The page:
Nevertheless, we are still faced with the fact that five experienced and knowledgeable observers responded very differently to the same recording. One explanation is that we’re arriving at the data with different sets of expectations, formed by our different experiences with schools and classrooms. It’s quite possible – likely, I’d say, given how Greta, Rupert and Alison responded to the clip – that this classroom culture is somewhat unique, and it’s only because Julia and I have seen so many other lessons in this classroom that we see Ms. Leigh’s (counter) challenge to William as encouraging him. That opens a whole set of additional questions about the importance of ethnographic knowledge in interpreting video. Again, I quote Julia’s comments:

“These differences in interpretation raised for me an analytic point regarding the importance of ethnographic/contextual information in interpreting classroom interaction. How far is my own interpretation influenced by my knowledge of this classroom and by my relationship with Ms Leigh (and with the pupils)? How far are others’ interpretations influenced by their own assumptions and experiences? What might answers to these questions say about the value of short episodes of classroom interaction for teacher professional development?”

Are we misreading William’s story opening?

In what was for us the most interesting part of the conversation, Rupert and Alison reread William’s opening sentence, claiming that Ms. Leigh (and Julia and I) have not fully appreciated its literary qualities. First, a reminder of the story opening:

“Loads of people think nothing’s going to happen as they go into a tunnel. But then… and then…”

Rupert and Alison, who both come from an English literature teaching background (and therefore have a better ear for this sort of thing than I do), spoke eloquently and in detail about the merits of this opening. Here I’ve transcribed some of Rupert’s comments (you can listen to a recording of this and another four minutes of the conversation here).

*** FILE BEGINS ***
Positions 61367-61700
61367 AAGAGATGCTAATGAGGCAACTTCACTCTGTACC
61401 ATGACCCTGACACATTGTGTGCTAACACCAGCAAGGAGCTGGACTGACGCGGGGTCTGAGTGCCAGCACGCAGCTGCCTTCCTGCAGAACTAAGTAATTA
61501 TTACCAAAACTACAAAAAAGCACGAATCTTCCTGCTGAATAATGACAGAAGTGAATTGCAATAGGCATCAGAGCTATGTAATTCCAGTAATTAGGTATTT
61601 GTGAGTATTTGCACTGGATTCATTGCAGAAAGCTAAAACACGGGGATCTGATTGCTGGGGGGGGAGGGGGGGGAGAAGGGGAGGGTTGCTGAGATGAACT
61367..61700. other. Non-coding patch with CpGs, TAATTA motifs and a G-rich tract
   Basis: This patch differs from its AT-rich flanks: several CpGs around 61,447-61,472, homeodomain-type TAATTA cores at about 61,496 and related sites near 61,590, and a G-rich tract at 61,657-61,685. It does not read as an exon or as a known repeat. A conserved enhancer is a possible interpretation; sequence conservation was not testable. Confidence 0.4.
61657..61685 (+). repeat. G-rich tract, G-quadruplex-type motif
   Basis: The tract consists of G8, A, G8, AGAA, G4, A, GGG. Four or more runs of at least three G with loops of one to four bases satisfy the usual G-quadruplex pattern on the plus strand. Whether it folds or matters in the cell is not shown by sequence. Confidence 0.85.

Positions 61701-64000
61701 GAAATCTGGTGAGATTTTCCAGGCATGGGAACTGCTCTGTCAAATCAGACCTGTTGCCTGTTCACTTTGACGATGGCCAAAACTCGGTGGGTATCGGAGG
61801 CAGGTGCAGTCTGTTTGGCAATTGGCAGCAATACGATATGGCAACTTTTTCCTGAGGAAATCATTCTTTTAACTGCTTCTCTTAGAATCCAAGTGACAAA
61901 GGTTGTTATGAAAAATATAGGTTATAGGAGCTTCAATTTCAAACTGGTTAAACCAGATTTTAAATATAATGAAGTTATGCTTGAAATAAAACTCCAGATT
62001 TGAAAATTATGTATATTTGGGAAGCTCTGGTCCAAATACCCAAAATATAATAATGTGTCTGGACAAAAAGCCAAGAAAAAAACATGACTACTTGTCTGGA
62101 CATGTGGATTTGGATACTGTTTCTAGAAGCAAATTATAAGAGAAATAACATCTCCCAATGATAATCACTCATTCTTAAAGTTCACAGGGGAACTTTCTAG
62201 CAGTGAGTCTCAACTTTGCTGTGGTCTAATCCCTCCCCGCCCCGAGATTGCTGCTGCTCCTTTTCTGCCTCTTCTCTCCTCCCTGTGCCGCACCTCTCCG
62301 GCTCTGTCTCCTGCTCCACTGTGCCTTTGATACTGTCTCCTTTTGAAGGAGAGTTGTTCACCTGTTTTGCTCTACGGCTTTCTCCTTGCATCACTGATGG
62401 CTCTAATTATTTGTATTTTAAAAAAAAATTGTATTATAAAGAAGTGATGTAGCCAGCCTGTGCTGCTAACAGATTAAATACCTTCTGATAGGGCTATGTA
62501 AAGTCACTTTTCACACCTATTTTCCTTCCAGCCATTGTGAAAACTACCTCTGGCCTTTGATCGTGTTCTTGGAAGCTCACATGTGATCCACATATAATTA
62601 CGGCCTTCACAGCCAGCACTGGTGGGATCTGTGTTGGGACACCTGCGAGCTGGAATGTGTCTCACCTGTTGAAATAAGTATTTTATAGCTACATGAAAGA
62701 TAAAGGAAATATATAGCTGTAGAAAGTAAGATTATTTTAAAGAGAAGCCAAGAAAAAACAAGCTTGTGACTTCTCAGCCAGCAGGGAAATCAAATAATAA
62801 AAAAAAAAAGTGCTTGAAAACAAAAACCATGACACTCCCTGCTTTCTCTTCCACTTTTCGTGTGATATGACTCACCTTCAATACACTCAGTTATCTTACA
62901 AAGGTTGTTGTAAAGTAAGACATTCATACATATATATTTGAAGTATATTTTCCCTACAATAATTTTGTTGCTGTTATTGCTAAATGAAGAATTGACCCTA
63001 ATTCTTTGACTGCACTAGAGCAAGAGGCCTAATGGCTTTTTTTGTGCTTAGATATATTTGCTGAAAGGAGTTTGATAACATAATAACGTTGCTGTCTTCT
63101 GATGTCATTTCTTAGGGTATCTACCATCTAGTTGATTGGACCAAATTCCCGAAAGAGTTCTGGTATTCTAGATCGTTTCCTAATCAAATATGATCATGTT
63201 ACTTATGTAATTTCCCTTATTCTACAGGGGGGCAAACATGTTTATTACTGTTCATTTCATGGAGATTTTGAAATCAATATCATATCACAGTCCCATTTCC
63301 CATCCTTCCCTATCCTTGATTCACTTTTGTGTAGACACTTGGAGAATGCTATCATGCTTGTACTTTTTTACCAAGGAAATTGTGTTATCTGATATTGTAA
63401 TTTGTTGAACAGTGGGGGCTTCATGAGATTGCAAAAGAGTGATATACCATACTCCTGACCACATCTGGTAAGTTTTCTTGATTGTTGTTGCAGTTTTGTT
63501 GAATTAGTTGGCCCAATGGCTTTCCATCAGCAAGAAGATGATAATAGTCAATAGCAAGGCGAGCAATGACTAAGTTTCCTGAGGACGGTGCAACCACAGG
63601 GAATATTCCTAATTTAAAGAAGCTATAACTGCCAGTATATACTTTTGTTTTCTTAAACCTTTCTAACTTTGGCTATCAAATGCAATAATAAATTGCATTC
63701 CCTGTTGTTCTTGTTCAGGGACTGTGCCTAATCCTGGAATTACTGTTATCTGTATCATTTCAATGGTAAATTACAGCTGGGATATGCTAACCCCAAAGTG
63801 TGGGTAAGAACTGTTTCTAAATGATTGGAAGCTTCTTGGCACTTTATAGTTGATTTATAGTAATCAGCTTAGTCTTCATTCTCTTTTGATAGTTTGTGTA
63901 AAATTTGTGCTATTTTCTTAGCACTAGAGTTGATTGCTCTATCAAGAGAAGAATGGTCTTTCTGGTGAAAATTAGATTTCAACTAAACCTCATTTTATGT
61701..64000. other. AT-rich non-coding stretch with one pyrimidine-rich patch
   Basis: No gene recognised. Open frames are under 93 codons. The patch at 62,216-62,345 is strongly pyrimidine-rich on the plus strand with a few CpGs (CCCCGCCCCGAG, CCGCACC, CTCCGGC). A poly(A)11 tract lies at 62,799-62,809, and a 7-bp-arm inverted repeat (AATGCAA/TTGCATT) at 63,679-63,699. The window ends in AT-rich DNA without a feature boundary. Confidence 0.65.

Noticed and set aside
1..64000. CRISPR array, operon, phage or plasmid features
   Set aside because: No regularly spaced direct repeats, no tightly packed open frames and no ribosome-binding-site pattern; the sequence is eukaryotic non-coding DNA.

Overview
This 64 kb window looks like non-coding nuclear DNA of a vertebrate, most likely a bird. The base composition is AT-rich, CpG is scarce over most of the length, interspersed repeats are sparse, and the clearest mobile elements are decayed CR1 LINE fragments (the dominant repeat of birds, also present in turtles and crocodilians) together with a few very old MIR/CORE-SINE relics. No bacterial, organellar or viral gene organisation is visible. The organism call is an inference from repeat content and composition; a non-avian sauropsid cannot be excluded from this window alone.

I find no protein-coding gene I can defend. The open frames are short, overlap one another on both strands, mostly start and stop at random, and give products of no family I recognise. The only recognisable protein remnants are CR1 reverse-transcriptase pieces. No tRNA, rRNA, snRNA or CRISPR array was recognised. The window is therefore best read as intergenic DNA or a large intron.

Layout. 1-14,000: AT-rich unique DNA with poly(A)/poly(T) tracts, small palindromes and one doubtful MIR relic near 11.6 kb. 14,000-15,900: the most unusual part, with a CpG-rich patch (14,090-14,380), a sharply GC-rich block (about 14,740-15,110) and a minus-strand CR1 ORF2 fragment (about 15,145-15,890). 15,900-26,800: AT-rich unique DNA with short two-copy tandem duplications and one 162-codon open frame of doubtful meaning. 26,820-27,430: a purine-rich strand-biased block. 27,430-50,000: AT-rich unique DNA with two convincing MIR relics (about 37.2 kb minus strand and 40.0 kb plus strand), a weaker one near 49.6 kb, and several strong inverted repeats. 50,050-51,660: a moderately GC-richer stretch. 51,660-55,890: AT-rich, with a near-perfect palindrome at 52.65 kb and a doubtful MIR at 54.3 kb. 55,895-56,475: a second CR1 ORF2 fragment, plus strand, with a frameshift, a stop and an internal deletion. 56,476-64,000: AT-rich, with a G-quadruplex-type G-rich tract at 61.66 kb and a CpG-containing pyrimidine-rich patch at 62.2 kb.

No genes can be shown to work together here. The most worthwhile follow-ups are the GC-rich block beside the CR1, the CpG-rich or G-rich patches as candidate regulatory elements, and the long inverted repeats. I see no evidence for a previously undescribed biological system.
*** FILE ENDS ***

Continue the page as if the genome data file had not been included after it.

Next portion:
“I don’t necessarily see that anyone has really picked up on his ideas. And looked to draw them out. In fact, what we have is an extended attempt to disapprove the premise of his question that there might be other useful, or engaging ways of starting a story. And, for me, the irony of that is I actually really like his idea for starting a story. I think it’s quite witty, quite ironic, quite suspenseful. And actually, the bit where I think extemporaneously Ms. Leigh tries – and very well in the circumstances – tries to create a story around that, I think actually it detracts from his entry a little bit. And I know that what she’s trying to do there is to work with him on trying to incorporate something of what she sees as his perspective, giving a bit of background detail. But actually I don’t think that she recognizes – at any point, nor does anyone [else] – that his initial suggestion has the qualities that she says that she’s looking for herself.”

Julia and I found this perspective (and the rest of his and Alison and Greta’s comments) fascinating, since we’d taken William at face value when he said that he preferred “a little bit of narration first”. How interesting. In a sense, what Rupert is suggesting, is that Ms. Leigh could have used William’s opening as an opportunity to explore ways of dropping the reader right into the action. This would have required, of course, swiftly appreciating the qualities inherent in his opening, apprehending that it was different from what he claimed, and coming up with a way to explore that with William and the rest of the class. Not easy, but certainly interesting to think about. Later in the conversation, Julia raised the question of what a SATs examiner might say about William’s opening, and I spoke about the QCA guidance for teaching story openings.

And more…

We spoke about a number of other topics, including:

  • Planning for dialogic lessons